Global Growth Outlook
Already a lot of fiscal stimulus has been provided world over. Any more fiscal stimulus raises the issue of debt sustainability especially in major advanced economies. But the slowdown in the global recovery will have an adverse impact on growth in Emerging Market Economies (EMEs), including India.
Due to low levels of capacity utilisation and high unemployment rates, inflation in advanced economies might remain subdued at least in the short term. However, concerns about stagflation in advanced economies remains an issue. On the other hand EMEs are already facing inflationary pressures. Food, energy and metal prices, in particular, have seen significant increases both due to rising domestic capacity utilisation and global commodity price increases.
Growth in India is expected to hover around the targeted 8.5 per cent due to good performance of the agriculture sector, and a range of indicators of industrial production and service sector activity.
Due to food price inflation, rising global commodity prices and demand pressures arising from sustained growth amidst tightening capacity constraints, inflation is still well above the comfort zone of the Reserve Bank. Notwithstanding some moderation, food price inflation has remained persistently high for over a year now, reflecting in part the structural demand-supply mismatches in several commodities. Given the changing consumption patterns and as yet inadequate supply response, food price inflation is expected to head northward. Inflation is expected to moderate from the present level only after some easing of supply constraints and concerted policy action.
In the 2000s, the average headline inflation rate remained in the range of 5.0-5.5 per cent, down from its historical trend rate of about 7.5 per cent. A combination of factors played a role in this. One of these was the commitment on the part of the monetary policy to keep inflation low and stable.
There are many risks associated with the macroeconomic and monetary projections.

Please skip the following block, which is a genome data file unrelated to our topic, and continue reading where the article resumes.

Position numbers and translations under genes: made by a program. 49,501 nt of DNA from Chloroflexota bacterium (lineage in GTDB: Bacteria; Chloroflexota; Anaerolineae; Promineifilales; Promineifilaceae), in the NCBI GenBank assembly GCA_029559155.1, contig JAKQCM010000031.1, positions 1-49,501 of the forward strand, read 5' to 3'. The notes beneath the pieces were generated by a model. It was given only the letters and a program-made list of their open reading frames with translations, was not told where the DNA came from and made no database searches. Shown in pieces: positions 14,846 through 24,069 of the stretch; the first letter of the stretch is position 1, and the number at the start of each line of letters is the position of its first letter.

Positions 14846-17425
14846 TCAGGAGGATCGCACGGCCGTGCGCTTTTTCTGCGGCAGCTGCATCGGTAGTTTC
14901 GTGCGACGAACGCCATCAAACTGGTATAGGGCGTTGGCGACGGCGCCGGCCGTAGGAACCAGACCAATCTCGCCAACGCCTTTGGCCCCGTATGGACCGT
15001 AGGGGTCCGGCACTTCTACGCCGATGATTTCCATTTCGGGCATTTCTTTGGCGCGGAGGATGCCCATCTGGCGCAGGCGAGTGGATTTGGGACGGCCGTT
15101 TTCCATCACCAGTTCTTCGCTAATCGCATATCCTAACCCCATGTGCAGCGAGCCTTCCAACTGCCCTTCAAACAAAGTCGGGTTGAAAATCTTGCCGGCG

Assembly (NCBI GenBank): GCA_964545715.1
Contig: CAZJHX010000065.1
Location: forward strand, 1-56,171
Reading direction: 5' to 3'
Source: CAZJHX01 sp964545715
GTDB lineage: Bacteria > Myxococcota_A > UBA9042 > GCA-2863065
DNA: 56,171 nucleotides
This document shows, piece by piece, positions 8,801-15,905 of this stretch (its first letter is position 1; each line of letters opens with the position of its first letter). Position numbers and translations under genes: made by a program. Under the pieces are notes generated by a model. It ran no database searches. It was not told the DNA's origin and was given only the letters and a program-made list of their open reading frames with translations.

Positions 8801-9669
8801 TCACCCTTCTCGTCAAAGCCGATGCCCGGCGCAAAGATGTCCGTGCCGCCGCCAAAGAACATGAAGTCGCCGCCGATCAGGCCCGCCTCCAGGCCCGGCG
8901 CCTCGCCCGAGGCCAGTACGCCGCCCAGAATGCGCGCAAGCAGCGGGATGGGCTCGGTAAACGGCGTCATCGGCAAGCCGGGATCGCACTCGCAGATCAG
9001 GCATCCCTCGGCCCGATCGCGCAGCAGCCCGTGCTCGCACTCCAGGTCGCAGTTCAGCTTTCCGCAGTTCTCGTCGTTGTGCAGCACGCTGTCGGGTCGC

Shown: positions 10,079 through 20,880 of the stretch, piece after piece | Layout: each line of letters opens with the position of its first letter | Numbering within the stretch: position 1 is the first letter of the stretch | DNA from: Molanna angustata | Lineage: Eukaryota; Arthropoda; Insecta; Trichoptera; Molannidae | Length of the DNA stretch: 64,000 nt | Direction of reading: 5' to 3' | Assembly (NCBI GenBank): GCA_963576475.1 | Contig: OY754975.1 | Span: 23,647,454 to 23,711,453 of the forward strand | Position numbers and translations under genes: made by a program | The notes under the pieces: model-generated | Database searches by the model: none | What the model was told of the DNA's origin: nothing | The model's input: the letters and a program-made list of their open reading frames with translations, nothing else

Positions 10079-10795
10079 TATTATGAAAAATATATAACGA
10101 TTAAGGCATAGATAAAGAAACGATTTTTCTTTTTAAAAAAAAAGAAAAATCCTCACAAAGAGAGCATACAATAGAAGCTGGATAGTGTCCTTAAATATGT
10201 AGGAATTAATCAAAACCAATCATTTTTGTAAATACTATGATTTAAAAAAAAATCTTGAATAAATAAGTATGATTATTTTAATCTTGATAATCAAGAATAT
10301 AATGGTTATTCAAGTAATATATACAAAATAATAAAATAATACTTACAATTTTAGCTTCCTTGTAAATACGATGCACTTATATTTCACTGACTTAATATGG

1. Prospects of a prolonged slow and halting recovery process in advanced economies. Ongoing fiscal consolidation in the absence of revival of private demand might weigh on the recovery process.
2. A widespread slowdown in global trade will have an impact on the manufacturing and service sectors in India as well despite India’s low exports as a percentage of GDP compared to other major EMEs.
3. The risks to inflation are largely on the upside and despite fragile global recovery, international commodity prices have risen in recent months due to strong demand from EMEs.
4. Japan has resorted to further monetary easing through unsterilised intervention in the forex market. Should there be further quantitative easing by advanced economies, it will pose a further risk to global commodity prices.
5. The surplus liquidity generated in advanced economies could result in resulted in large capital inflows to EMEs. As a result, exchange rates have been appreciating and asset prices have been rising in EMEs. Although India needs capital flows to finance its widening current account deficit but unrestrained capital flows beyond the absorptive capacity of the economy could pose a major challenge for exchange rate and monetary management.
6. The equity market, residential property and gold prices, have gone beyond the pre-crisis peak level. Although the income levels of households and corporate earnings in India have gone up, sustained sharp rise in asset prices in such a short time threatens to widen the already prevalent disparity between the rich and the poor.
(Based upon quarterly review of RBI’s monetary policy)
iSikkim will review the state of Indian economy in the current global context in a 10 part series. This is part three of the series.